TORTS LECTURE 7. CAUSATION & DAMAGE. Clary Castrission [email protected] NEW HIGH COURT CASE IN 2012. Woolworths Limited v Strong & Anor  NSWCA 282 (2 November 2010)
Duty of care
(a) that the negligence was a necessary condition of the occurrence of the harm ( "factual causation"), and
(b) that it is appropriate for the scope of the negligent person’s liability to extend to the harm so caused ( "scope of liability").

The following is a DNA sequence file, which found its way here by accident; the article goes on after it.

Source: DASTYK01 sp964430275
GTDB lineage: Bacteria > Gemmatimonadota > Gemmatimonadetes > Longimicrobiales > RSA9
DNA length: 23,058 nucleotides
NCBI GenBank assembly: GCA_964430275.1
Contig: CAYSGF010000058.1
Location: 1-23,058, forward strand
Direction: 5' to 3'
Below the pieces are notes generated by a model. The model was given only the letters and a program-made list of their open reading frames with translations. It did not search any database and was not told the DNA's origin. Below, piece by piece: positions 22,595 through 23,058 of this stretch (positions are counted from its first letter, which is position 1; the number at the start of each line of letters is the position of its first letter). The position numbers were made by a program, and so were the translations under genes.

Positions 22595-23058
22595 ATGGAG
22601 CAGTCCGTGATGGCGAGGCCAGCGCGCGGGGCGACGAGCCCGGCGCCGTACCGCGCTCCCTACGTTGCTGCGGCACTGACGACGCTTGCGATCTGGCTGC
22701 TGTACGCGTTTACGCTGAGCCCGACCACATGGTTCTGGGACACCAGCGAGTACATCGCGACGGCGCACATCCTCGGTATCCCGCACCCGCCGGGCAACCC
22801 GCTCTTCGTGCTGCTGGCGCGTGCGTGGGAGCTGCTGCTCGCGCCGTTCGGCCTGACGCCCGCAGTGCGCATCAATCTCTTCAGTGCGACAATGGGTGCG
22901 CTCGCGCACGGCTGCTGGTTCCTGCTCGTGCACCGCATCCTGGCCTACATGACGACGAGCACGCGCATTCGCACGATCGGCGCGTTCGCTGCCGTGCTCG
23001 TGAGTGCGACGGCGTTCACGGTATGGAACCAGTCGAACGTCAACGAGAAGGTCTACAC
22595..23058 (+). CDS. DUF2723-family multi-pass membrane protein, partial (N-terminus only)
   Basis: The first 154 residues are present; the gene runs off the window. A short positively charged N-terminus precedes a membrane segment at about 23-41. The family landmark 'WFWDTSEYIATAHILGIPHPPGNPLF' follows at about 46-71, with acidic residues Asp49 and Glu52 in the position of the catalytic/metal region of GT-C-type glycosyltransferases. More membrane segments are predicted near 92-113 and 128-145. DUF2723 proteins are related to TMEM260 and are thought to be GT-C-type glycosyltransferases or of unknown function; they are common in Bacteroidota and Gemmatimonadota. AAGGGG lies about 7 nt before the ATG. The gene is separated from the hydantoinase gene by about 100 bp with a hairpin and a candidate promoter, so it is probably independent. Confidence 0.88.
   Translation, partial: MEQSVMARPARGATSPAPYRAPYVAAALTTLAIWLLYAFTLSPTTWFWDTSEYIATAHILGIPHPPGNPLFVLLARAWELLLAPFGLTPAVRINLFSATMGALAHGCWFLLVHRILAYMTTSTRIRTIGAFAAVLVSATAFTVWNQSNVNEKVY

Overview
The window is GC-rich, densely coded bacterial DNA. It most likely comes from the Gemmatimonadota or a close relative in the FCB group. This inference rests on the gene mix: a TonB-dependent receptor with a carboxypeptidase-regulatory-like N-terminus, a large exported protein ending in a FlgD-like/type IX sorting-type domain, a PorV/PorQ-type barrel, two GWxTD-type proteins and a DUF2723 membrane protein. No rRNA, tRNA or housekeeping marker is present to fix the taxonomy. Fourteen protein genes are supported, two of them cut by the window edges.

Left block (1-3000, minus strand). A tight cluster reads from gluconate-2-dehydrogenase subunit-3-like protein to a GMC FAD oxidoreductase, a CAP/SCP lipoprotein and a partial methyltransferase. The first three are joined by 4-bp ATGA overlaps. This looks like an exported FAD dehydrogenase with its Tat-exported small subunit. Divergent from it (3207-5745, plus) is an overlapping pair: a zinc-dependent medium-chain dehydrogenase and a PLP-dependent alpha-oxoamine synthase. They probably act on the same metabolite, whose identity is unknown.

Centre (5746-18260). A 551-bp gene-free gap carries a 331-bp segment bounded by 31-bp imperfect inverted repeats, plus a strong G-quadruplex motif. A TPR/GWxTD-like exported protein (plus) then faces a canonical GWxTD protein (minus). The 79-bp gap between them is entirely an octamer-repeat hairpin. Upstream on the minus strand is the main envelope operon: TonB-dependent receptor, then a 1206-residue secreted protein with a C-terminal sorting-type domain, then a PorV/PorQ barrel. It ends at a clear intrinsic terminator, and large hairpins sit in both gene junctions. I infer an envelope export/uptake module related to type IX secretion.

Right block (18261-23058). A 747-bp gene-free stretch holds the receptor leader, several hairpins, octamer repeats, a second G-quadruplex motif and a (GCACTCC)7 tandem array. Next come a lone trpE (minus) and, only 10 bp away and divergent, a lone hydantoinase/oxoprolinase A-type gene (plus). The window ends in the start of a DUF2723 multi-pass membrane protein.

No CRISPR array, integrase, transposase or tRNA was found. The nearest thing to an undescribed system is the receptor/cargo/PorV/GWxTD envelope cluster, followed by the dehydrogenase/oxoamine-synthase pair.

1. Factual causation (cont)Limitations on the ‘but for’ test
D will avoid liability if the subsequent act that exacerbated/caused the injury was not reasonably foreseeable: March v Stramare.
“A necessary condition is a condition that must be present for the occurrence of the harm. However, there may be more than one set of conditions necessary for the occurrence of particular harm and it follows that a defendant’s negligent act or omission which is necessary to complete a set of conditions that are jointly sufficient to account for the occurrence of the harm wll meet the test of factual causation within s5d(1)(a).: (per French CJ, Gummow, Crennan and Bell JJ at 20)